Senate President Franklin Drilon on Wednesday said he would not allow the “election fever” to paralyze work in the Senate since there are still important legislations remaining on their agenda with the 16th Congress ending in July 2016.
He said that the Senate will maximize the remaining months in session to focus on these priority legislations.
“Even if the 2016 elections are fast approaching, we are not done yet and the public can expect more laws to be passed for their benefits and to address their most pressing needs,” stressed the Senate chief.
Upon the resumption of Senate session on Jan. 18, 2016, he said the senators will act on 35 bills including the proposed Customs and Tariff Modernization Act.
He said they will also resume work on 67 other legislation pending on second reading, such as the proposed Bangsamoro Basic Law and Public-Private Partnership Act.
He attributed the gains made in the 16th Congress to a strong and vibrant working link between the executive and legislative branches that resulted in the passage of many landmark legislation which were previously stymied under past administrations.
He said that some of the laws passed under the Aquino administration were stalled under previous administrations such as the Philippine Competition Act, the amendments to the Cabotage Law, as well as the Graphic Health Warning Act and the amendments to the Sandiganbayan law.
“These are laws that we thought would never see the light of day. But thanks to the close coordination between the leaderships of the Senate and House of Representatives, we were able to steer the passage of several landmark measures, and some of them were part of the common legislative agenda that was defined at the start of this administration,” Drilon said.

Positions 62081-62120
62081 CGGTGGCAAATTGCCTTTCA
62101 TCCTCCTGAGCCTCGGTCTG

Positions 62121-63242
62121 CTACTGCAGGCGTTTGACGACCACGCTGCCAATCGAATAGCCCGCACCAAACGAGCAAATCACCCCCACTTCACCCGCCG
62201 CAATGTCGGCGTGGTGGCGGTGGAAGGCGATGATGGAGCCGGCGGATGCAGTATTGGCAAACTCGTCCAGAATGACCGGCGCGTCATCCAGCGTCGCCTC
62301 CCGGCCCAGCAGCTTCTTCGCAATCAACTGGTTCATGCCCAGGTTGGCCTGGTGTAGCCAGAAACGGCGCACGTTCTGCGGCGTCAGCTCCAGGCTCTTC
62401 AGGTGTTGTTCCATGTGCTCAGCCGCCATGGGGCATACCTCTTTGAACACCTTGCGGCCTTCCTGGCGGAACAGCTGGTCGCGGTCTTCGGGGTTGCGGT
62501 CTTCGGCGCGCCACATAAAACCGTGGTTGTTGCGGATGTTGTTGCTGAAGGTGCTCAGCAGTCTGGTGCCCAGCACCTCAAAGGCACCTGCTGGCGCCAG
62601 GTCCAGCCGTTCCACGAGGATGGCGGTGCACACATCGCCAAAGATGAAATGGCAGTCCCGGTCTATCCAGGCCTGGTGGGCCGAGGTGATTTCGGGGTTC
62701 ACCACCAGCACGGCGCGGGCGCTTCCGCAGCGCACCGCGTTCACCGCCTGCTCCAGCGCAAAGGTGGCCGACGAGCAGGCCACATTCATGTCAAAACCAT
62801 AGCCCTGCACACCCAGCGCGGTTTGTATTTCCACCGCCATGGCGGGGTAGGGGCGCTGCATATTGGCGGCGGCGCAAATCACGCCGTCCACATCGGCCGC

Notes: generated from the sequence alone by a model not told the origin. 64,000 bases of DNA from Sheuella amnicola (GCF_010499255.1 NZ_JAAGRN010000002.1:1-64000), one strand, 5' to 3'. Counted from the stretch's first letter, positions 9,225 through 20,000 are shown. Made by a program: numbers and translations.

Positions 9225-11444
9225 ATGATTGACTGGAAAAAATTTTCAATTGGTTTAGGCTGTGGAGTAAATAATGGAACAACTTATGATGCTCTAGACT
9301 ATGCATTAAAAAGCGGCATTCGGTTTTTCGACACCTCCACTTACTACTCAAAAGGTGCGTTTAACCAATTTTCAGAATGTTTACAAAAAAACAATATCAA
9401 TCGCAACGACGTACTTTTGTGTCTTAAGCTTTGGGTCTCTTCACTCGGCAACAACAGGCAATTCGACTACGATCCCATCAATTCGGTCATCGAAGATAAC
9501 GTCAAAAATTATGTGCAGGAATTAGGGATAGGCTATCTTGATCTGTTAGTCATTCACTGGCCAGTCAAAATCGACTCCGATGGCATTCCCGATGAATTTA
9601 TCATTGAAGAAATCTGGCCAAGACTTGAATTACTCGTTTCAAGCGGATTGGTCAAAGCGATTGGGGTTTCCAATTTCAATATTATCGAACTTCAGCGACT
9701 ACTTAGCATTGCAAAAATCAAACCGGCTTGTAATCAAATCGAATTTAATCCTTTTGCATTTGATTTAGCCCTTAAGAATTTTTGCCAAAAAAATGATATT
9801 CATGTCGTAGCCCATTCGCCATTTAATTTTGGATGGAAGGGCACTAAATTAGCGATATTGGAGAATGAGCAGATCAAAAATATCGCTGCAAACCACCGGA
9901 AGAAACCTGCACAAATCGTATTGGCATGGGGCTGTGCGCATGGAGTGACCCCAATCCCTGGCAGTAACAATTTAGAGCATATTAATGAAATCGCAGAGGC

Pointing to the Philippine Competition Act and the amendments to the Cabotage Law, Drilon said, “these economic laws are among the milestones of the 16th Congress.
Meanwhile, the amended Cabotage Law (RA 10668), allows foreign-flagged ships to call at multiple ports within the country, to bring down costs of products.
Drilon said that the Congress also passed this year the Tax Incentives Management and Transparency Act (RA 10708) to make transparent the fiscal incentives being issued by the government to the private sector, and the Strategic Trade Management Act (RA 10697) to impose stricter controls on the transfer of dual-use goods and technologies which may be used for weapons of mass destruction.
Congress also enacted RA 10564 to strengthen the campaign against illegal, unreported and unregulated fishing in the country and ensure its compliance with international obligations and standards; as well as the Sugarcane Industry Development Act (RA 10659).
Drilon said that the Congress has addressed the most-pressing concerns regarding the country’s educational system. He said the Congress passed six major laws—three were passed in 2015 —to widen access to education and help poor but deserving students earn a degree. These include the Open High School System Act (RA 10665), the Unifast Act (RA 10687), and the National Athletes, Coaches, and Trainers Benefits and Incentives Act (RA 10699).
In 2014, Drilon noted that the Congress passed the landmark “Iskolar ng Bayan Act” (RA 10648) to give automatic admission and provision of scholarship grants by all state colleges and universities to public high school students who belong to the top 10 places of their graduating classes, as well as the Ladderized Education Act (RA 10647) and the Open Learning and Distance Education Act (RA 10650).
Last year, the Congress passed the Mandatory Philhealth Coverage for All Senior Citizens (RA 10645), which entitles all senior citizens to make use of Philhealth benefits for their medical expenses; and the law (RA 10649) that doubles the burial assistance for military veterans from P10,000 to P20,000.